Dazodalibep’s Benefits Seen In 2nd Sjögren’s Patient Group

Horizon Therapeutics shares Phase 2 Trial Data on investigational therapy

Lindsey Shapiro, PhD avatar

by Lindsey Shapiro, PhD |

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Investigational therapy dazodalibep significantly eased symptom burden in people with Sjögren’s syndrome who have moderate-to-severe symptoms, but minimal systemic disease activity, meeting the goal of Horizon Therapeutics‘ Phase 2 clinical trial.

Horizon previously announced the trial also met its other main goal of reducing disease activity in Sjögren’s patients with moderate-to-high systemic disease activity.

Dazodalibep now is the only therapy in development for Sjögren’s that has achieved the Phase 2 primary endpoint in both of these patient populations, according to Horizon.

The company plans to work with the U.S. Food and Drug Administration (FDA) to design a Phase 3 clinical program of dazodalibep in Sjögren’s. The program is expected to launch this year, ahead of the original schedule.

“There are currently no disease-modifying FDA approved treatments for Sjögren’s and the population in this trial represents a large subset of patients who have a clear unmet clinical need,” Frederick B. Vivino, MD, said in a press release.

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Vivino is the former director of the Penn Sjögren’s Syndrome Center and chief of the division of rheumatology at Penn Presbyterian Medical Center, University of Pennsylvania Perelman School of Medicine.

“Participants in this study had been excluded from other recent trials, despite their substantial disease burden. The positive results from the Phase 2 trial are very promising in addressing many debilitating symptoms of people living with Sjogren’s,” Vivino said.

Sjögren’s syndrome is an autoimmune disease in which the body’s immune system mistakenly launches an attack against moisture-producing glands, leading to symptoms of dry eyes and mouth, pain, and fatigue. In more severe cases, internal organs such as the kidneys and lungs also may be affected.

Along with several other autoimmune diseases, Sjögren’s is marked by the overactivation of a signaling pathway that is initiated when the CD40 protein on the surface of antibody-producing B-cells binds to its receptor on immune T-cells.

Dazodalibep is designed to block the interaction between CD40 and its receptor, thereby preventing the overactivation of associated signaling pathways. In doing so, it is thought to be able to lower autoimmune disease activity.

Two Sjögren’s populations

The purpose of this Phase 2 trial (NCT04129164) was to evaluate the efficacy, safety, and tolerability of dazodalibep in two distinct Sjögren’s populations: those with moderate-to-severe systemic disease (organ involvement); and those with mild systemic disease (no organ involvement), but with moderate-to-severe Sjögren’s symptoms including pain, fatigue, and dryness.

The newly announced results concerned findings from the 109 adults with mild systemic involvement, reflected by a score of less than 5 on the European Alliance of Associations for Rheumatology (EULAR) Sjögren’s Syndrome Disease Activity Index (ESSDAI).

Still, these patients also had a score of 5 or more on the EULAR Sjögren’s Syndrome Patient Reported Index (ESSPRI), and a residual stimulated salivary flow, reflecting moderate-to-severe subjective symptoms.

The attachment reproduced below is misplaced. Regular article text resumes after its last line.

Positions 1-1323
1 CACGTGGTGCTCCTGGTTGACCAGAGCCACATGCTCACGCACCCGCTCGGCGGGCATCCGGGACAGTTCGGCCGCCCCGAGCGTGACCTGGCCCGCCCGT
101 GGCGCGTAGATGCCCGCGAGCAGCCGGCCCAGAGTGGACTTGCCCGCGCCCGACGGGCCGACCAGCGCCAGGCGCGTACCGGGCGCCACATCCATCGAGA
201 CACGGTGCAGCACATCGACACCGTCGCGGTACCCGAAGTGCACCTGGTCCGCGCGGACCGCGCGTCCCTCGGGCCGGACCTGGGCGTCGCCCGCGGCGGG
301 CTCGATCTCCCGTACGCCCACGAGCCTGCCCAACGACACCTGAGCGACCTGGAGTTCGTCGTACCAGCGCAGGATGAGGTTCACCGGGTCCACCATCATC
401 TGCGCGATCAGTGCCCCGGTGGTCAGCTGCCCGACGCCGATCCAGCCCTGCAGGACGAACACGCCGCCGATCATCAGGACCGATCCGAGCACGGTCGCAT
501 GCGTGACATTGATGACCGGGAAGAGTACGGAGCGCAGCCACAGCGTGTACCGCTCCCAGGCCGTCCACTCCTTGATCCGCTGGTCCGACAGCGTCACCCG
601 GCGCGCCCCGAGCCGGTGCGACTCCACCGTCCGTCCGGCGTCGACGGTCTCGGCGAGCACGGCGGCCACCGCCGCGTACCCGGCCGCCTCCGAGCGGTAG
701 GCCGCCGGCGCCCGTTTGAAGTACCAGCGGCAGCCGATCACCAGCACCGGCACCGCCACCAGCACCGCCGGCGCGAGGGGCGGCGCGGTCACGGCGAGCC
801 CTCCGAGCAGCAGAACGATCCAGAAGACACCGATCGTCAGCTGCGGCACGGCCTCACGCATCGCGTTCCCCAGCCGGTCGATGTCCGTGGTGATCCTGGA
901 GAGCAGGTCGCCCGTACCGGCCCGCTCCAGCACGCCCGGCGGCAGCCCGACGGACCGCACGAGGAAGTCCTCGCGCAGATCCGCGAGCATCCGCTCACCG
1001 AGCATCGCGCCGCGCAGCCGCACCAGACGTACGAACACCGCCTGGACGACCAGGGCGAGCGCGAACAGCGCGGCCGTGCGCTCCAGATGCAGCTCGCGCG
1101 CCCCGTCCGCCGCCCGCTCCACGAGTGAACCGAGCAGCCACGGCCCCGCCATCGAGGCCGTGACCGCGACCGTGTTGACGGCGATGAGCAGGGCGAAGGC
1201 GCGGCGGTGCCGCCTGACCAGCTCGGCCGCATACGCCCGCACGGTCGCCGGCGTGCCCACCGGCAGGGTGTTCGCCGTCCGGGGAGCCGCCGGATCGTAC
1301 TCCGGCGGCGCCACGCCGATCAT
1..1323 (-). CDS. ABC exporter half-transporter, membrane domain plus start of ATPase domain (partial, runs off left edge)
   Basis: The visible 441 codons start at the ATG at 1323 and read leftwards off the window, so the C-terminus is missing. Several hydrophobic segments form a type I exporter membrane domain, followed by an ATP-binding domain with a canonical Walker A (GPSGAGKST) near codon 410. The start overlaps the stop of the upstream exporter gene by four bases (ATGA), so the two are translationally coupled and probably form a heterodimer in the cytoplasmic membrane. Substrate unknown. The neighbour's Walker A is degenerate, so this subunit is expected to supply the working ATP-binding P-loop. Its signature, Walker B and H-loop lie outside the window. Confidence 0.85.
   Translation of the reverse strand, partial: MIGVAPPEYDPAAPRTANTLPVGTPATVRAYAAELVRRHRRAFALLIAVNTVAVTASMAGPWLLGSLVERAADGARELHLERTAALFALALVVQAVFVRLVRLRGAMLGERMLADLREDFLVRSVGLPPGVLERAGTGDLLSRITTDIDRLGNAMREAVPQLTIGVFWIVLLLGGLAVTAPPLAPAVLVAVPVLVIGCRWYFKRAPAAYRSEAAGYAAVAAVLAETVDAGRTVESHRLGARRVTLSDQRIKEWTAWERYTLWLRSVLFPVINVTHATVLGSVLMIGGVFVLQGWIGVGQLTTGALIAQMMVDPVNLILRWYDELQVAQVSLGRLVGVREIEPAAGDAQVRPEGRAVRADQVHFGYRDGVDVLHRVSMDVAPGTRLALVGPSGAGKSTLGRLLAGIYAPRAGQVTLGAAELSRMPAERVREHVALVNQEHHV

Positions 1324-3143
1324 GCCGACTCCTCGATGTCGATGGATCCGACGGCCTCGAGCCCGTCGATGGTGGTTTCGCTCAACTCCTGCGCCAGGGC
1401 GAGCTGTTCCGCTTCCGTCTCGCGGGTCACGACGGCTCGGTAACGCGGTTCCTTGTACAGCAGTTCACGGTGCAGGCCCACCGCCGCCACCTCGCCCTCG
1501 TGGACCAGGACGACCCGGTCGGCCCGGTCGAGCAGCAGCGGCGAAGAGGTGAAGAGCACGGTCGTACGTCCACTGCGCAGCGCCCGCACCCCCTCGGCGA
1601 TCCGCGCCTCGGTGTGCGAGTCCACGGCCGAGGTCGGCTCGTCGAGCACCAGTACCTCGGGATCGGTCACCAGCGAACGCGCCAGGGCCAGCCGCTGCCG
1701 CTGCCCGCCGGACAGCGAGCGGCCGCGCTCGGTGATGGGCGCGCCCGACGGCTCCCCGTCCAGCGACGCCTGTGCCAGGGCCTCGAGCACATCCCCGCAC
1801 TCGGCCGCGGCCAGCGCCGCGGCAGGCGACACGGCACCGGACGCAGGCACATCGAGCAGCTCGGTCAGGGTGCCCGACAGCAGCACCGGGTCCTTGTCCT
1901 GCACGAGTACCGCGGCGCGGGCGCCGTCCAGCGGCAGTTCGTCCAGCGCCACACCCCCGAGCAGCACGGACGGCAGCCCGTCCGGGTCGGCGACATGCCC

Participants were assigned randomly to receive dazodalibep, via an into-the-vein infusion, or a placebo for 24 weeks (nearly six months). Then, the two groups were switched, with participants who received dazodalibep previously receiving a placebo, and vice versa, for 16 weeks (about four months).

All were followed for at least three months after receiving the last dose.

Results showed that dazodalibep-treated patients exhibited a 1.8-point drop in ESSPRI scores after 169 days (almost six months), reflecting a decline in Sjögren’s symptoms. This was a significant improvement relative to the placebo group, in which a 0.53-point reduction was observed.

Other secondary goals also were met, including significant reductions in fatigue among dazodalibep-treated patients, according to Horizon.

“It is remarkable to see how these data demonstrated a significant separation in symptom intensity in patients treated with dazodalibep compared to placebo and this reinforces the potential of dazodalibep’s mechanism of action for patients suffering with the disease,” said Elizabeth H.Z. Thompson, PhD, executive vice president of research and development at Horizon.

The treatment was well-tolerated, with the most common adverse events being COVID-19 infection, cold-like symptoms, and anemia.

Findings in this group were similar overall to previously reported findings in the group of 74 patients with moderate-to-high systemic disease activity, defined by an ESSDAI score of five or more.

In that population, dazodalibep led to a significant 6.3-point drop in ESSDAI scores after 169 days, compared with a 4.1-point drop in the placebo group, reflecting a reduction in systemic disease activity.

Symptoms of dryness and fatigue eased significantly, the number of swollen and tender joints reduced, and physical function improved with treatment.

More trial data to come

Full data from the clinical trial for Sjogren’s syndrome will be presented at medical meetings and published in scientific journals once available, according to Horizon.

“Following these positive data, we look forward to working with regulators to continue developing dazodalibep as a potential treatment to positively impact the severe symptomatology of people living with this disease and improve their quality of life,” Thompson said.